go south

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Alternative forms[edit]


(become worse): The origin is unclear. Common belief attributes it to the standard orientation of maps, where south is the downwards direction. Alternatively, it could stem from a euphemism used by some Native Americans for dying.[1]


  • (file)


go south (third-person singular simple present goes south, present participle going south, simple past went south, past participle gone south)

  1. (idiomatic) To become unfavorable; to decrease; to take a turn for the worse.
    I should have walked away from the casino when my luck went south, but I stayed and ended up in the hole.
    • 1967, Bill Sparks, Wild Weasel mission 5 November 1967
      I still had 5 miles (8 km) or so to go to cross the river when all of the controls went south. The bird pitched up, shuddered, rolled right like it was going to spin []
  2. To make an escape; to disappear.
    • 1929, Peter B. Kyne, The Parson of Panamint and Other Stories, page 197:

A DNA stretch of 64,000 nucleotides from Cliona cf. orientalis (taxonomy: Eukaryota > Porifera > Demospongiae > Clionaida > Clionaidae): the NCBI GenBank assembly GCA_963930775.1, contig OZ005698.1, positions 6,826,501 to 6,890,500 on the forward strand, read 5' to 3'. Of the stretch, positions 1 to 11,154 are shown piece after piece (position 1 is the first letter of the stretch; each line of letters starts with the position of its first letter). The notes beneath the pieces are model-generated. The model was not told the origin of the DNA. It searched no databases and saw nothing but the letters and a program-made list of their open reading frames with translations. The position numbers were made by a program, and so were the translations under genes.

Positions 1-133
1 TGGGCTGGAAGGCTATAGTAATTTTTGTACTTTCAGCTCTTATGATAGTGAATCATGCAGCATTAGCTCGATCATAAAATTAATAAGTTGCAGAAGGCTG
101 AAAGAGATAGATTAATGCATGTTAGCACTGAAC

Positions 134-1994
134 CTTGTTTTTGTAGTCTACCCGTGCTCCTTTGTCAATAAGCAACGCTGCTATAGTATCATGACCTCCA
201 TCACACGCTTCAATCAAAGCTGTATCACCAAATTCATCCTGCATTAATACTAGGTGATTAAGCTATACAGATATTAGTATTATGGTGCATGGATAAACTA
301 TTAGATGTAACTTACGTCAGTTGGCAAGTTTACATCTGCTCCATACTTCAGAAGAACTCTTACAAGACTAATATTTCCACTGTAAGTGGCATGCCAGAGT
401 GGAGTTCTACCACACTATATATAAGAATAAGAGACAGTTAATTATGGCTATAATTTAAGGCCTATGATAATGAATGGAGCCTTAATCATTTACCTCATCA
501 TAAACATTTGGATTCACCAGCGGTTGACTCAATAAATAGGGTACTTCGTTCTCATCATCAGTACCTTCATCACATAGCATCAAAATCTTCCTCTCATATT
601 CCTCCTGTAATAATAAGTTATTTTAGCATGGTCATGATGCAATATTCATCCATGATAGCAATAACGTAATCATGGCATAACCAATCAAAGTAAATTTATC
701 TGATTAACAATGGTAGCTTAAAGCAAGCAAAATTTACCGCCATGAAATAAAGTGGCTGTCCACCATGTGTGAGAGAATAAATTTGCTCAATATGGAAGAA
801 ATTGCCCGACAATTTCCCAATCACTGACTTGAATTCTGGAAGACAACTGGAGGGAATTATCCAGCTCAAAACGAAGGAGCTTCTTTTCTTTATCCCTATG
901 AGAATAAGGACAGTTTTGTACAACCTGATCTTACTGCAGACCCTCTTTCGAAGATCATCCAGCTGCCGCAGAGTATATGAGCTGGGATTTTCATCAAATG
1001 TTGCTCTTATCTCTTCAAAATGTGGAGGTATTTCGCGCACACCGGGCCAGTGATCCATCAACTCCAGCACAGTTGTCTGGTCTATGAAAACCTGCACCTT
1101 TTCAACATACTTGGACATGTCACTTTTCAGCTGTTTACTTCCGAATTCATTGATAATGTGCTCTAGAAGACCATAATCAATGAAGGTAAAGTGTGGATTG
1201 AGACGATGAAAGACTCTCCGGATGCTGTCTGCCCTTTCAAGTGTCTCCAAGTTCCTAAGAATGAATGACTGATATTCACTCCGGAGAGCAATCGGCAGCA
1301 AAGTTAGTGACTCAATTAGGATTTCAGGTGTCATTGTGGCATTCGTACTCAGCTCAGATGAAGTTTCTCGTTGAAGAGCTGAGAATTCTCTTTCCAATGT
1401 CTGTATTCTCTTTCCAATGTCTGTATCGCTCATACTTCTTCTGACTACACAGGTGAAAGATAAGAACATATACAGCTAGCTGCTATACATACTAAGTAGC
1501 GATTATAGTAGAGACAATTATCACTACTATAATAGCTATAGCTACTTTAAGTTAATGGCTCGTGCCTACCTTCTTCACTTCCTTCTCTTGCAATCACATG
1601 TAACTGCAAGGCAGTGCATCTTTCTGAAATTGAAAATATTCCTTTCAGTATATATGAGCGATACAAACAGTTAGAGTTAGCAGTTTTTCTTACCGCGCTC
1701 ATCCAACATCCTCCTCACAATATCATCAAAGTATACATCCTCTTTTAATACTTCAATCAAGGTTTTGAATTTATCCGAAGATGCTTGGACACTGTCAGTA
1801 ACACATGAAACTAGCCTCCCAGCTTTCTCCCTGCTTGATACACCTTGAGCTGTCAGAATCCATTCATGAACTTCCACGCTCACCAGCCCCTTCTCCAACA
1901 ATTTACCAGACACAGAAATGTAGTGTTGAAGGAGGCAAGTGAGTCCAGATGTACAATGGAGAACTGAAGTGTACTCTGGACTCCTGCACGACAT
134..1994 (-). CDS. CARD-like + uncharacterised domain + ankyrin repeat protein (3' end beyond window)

He won! A disbeliever, from childhood, in the frequency of miracles, he gathered up seven hundred and forty dollars and "went south" with it.
    • 2004, Cory Doctorow, Microsoft Research DRM talk:
      [] she decided to tape the DVD off to VHS and give that to the kids -- that way she could make a fresh VHS copy when the first one went south.
  3. (slang) To give somebody oral sex.

Usage notes[edit]

This idiom is constructed with a variety of terms, all consisting of a verb indicating movement and a direction indicating the movement is to the south (southerly, southward, etc.) The exact construction may be modified to fit the circumstances.

He was unconcerned that his health might turn south.
Yesterday the stock market moved south, ending up on a loss for the day.
Afterward, when company profits had ventured a bit too far southward, the CFO began to get nervous.



  1. ^ Christine Ammer (1997–2013), “go south”, in American Heritage Dictionary of Idioms, Houghton Mifflin Harcourt.